Coarse woody debris retention in subalpine clearcuts affects ectomycorrhizal root tip community structure within fifteen years of harvest

J. K. M. Walker, V. Ward, C. Paterson, M. D. Jones

Research output: Contribution to journalArticle

19 Citations (Scopus)

Abstract

Shifts in ectomycorrhizal (ECM) fungal community composition occur after clearcut logging, resulting in the loss of some dominant forest fungi. Because decaying wood is a remnant of the original forest and an important habitat for ECM fungal species, we examined ECM spruce roots and hyphae in 1-ha coarse woody debris (CWD) retention and removal plots (N =3) at a high elevation spruce forest 12 and 13 years after clearcut harvesting to test for a medium-term effect of CWD retention. Root tips from ten Picea engelmannii (Parry ex. Engelm.) saplings per plot were grouped morphologically, and the ECM fungal symbiont identified by Sanger sequencing. Sand-filled hyphae-trapping mesh bags were buried amongst the roots of saplings for one year. PCR product from all bags per plot was pooled and submitted for GS-FLX Titanium sequencing. Forty-six of 89 operational taxonomic units (OTUs) from root tips and 50 OTUs from hyphae were identified as ECM taxa. The most abundant taxa amongst root tip OTUs were Thelephora terrestris, Alloclavaria purpurea, Amphinema byssoides, and Tylospora as terophora. The most abundant OTUs from mesh bags were ectomycorrhizal taxa, and the most abundant of these were A. byssoides,T. terrestris, Wilcoxina mikolae, and T. asterophora. The retention of CWD had no detectable effect on taxon richness, evenness or diversity of ECM fungi on root tips or in mesh bags; however, there was a detectable shift in species composition. The relative abundance of A. byssoides root tips was significantly higher at removal plots while A. purpurea was a significant indicator species for CWD removal. Our results suggest that the retention of CWD at the time of harvest has affected ECM habitat at this site, and has resulted in altered ECM species composition, even though the logs are still hard and intact. (C) 2012 Elsevier B.V. All rights reserved.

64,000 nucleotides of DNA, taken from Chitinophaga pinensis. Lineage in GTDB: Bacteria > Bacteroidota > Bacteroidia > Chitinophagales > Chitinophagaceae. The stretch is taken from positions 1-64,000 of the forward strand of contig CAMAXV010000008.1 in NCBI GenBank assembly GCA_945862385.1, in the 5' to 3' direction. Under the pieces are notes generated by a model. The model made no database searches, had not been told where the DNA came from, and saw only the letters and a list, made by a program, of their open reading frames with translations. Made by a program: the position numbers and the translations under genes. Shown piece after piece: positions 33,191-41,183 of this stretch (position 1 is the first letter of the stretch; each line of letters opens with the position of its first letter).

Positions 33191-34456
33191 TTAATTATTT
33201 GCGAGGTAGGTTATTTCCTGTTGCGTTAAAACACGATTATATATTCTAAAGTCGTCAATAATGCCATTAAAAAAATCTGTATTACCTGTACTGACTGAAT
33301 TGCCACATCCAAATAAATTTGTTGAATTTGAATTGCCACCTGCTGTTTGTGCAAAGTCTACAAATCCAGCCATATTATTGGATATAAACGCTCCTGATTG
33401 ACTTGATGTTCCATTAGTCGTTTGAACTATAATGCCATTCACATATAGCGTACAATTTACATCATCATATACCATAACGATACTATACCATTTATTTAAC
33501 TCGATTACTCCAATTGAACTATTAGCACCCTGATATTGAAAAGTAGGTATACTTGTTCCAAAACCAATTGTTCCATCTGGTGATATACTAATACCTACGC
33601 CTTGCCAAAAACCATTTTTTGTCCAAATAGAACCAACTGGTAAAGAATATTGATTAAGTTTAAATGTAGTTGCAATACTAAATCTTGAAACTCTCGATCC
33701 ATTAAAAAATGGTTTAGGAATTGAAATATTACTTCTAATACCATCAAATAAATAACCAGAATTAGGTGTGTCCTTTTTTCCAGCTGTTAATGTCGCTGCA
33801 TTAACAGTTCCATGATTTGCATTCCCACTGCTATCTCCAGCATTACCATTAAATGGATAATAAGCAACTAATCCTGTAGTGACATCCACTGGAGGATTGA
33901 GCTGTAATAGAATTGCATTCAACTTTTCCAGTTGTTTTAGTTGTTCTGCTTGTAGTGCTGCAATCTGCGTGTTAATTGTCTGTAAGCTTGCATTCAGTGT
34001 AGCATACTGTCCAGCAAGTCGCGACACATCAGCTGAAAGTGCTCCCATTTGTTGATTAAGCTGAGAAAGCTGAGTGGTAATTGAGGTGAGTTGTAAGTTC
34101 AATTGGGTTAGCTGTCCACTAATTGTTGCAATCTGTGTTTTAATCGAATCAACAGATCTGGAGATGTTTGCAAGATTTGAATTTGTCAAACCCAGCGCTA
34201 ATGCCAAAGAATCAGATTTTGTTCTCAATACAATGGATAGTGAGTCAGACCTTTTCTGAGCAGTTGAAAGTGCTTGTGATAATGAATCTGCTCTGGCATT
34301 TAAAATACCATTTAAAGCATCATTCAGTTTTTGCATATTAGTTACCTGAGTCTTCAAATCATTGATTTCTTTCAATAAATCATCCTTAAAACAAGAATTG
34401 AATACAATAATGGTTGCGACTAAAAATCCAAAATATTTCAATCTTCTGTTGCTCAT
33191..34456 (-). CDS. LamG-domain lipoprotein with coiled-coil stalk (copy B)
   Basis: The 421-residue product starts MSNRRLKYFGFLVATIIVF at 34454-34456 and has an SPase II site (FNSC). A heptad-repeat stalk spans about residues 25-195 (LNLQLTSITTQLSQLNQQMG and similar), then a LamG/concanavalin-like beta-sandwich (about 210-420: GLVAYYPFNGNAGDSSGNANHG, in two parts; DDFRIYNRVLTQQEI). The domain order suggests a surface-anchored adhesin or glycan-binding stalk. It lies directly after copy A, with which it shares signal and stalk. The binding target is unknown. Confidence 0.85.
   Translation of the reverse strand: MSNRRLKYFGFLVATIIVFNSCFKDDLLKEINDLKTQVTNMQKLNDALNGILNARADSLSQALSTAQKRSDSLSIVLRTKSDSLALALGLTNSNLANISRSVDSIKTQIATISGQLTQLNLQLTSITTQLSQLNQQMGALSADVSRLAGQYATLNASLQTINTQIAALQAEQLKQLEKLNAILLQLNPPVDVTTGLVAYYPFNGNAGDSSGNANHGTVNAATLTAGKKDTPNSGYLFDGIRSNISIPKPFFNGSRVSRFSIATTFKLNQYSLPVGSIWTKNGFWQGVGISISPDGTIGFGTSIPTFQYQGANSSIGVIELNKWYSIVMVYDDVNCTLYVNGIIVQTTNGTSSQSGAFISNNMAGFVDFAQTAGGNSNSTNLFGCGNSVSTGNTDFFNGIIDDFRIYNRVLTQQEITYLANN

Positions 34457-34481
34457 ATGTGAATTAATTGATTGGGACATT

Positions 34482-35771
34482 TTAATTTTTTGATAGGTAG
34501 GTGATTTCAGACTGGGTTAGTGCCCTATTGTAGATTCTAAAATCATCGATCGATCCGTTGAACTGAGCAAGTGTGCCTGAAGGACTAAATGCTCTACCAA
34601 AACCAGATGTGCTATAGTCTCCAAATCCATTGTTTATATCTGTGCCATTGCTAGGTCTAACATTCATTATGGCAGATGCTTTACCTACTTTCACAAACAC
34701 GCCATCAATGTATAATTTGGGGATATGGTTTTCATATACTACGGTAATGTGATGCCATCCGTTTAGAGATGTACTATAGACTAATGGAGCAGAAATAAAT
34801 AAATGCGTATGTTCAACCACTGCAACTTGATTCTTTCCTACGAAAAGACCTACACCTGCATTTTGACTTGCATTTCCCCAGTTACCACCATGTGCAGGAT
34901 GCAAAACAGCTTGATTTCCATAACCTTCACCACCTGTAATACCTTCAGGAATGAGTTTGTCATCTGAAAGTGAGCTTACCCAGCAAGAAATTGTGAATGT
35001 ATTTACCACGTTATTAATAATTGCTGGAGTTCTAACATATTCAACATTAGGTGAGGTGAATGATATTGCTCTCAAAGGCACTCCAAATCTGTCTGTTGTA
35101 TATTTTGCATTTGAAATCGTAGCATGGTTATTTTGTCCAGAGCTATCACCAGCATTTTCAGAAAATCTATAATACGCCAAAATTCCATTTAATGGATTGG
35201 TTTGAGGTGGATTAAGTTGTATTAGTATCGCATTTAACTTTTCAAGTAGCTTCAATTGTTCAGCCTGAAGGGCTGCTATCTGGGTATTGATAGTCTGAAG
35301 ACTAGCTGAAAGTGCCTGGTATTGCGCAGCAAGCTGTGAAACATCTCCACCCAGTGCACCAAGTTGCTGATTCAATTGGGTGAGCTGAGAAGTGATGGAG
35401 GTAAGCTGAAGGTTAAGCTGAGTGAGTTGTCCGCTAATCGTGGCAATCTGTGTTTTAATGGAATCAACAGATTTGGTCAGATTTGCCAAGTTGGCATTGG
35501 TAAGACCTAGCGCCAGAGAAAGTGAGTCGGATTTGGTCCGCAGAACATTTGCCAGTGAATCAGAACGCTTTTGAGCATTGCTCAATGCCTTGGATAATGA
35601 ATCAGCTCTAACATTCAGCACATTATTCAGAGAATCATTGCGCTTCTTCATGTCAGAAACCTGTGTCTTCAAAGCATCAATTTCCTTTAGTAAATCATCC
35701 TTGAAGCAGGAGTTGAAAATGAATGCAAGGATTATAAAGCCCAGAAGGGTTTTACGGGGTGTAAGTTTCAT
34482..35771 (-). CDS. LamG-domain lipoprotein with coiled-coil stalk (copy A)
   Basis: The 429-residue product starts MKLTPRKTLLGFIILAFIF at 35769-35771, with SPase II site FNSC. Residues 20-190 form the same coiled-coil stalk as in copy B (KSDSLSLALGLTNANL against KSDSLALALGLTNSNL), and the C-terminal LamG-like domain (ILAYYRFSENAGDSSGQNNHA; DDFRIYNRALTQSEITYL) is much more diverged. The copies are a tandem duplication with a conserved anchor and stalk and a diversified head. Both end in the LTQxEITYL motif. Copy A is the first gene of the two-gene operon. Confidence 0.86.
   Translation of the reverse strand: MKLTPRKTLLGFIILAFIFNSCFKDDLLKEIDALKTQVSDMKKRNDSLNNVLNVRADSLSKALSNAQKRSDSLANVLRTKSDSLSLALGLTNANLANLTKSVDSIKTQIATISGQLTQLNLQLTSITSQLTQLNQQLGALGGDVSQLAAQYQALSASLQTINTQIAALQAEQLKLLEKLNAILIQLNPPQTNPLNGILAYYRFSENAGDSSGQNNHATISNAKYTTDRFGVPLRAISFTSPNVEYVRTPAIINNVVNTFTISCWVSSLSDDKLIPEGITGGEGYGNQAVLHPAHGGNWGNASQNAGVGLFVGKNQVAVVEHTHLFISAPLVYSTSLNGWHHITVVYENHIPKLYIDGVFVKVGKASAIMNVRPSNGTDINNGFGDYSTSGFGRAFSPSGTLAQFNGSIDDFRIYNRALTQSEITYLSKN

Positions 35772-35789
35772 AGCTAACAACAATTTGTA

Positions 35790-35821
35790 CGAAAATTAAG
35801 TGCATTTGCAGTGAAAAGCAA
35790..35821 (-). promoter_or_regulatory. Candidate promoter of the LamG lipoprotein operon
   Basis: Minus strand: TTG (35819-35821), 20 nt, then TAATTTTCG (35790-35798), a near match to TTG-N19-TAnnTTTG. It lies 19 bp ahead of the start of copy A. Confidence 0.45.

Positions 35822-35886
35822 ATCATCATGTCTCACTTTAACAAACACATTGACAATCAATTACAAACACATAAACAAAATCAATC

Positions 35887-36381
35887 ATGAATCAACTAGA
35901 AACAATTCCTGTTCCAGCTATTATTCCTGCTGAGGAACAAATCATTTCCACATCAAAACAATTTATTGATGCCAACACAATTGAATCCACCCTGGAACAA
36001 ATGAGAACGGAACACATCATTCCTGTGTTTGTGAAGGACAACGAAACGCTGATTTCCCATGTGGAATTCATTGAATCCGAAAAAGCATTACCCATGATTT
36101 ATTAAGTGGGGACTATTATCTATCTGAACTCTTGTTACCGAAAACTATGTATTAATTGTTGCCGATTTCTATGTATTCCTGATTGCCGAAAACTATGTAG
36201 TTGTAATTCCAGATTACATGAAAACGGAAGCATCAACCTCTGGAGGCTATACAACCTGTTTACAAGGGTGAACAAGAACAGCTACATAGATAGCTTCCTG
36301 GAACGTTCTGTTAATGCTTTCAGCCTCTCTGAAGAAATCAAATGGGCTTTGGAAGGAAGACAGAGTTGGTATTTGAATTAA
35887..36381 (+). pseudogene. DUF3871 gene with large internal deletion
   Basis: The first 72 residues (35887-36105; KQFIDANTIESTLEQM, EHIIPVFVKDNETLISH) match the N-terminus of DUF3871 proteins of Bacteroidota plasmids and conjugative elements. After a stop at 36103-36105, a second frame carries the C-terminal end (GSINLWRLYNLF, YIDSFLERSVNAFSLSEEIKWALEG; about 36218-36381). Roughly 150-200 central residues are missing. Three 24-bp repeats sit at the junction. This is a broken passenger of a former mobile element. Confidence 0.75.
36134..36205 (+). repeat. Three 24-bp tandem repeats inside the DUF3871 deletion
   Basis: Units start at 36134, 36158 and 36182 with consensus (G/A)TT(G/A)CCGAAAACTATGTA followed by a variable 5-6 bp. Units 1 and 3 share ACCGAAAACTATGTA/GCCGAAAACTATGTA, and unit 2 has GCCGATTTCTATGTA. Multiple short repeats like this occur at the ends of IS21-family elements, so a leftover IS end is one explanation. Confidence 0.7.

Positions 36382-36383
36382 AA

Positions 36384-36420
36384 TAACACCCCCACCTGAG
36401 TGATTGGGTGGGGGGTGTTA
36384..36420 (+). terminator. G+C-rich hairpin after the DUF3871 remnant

Original languageEnglish
Pages (from-to)5-15
Number of pages11
JournalApplied Soil Ecology
Volume60
DOIs
Publication statusPublished - Sep 2012
Event13th Biennial Meeting of the Soil-Ecology-Society (SES) - Kelowna, Canada
Duration: 24 May 201127 May 2011

Keywords

  • ectomycorrhizae
  • coarse woody debris
  • pyrosequencing
  • fungal hyphae
  • fungal communities
  • extramatrical hyphae
  • fir pseudotsuga-menziesii
  • fine-scale distribution
  • old-growth stands
  • Douglas-fir
  • picea-abies
  • British-Columbia
  • Western Oregon
  • coniferous forests
  • tsuga-heterophylla

Cite this

Coarse woody debris retention in subalpine clearcuts affects ectomycorrhizal root tip community structure within fifteen years of harvest. / Walker, J. K. M.; Ward, V.; Paterson, C.; Jones, M. D.

In: Applied Soil Ecology, Vol. 60, 09.2012, p. 5-15.

Research output: Contribution to journalArticle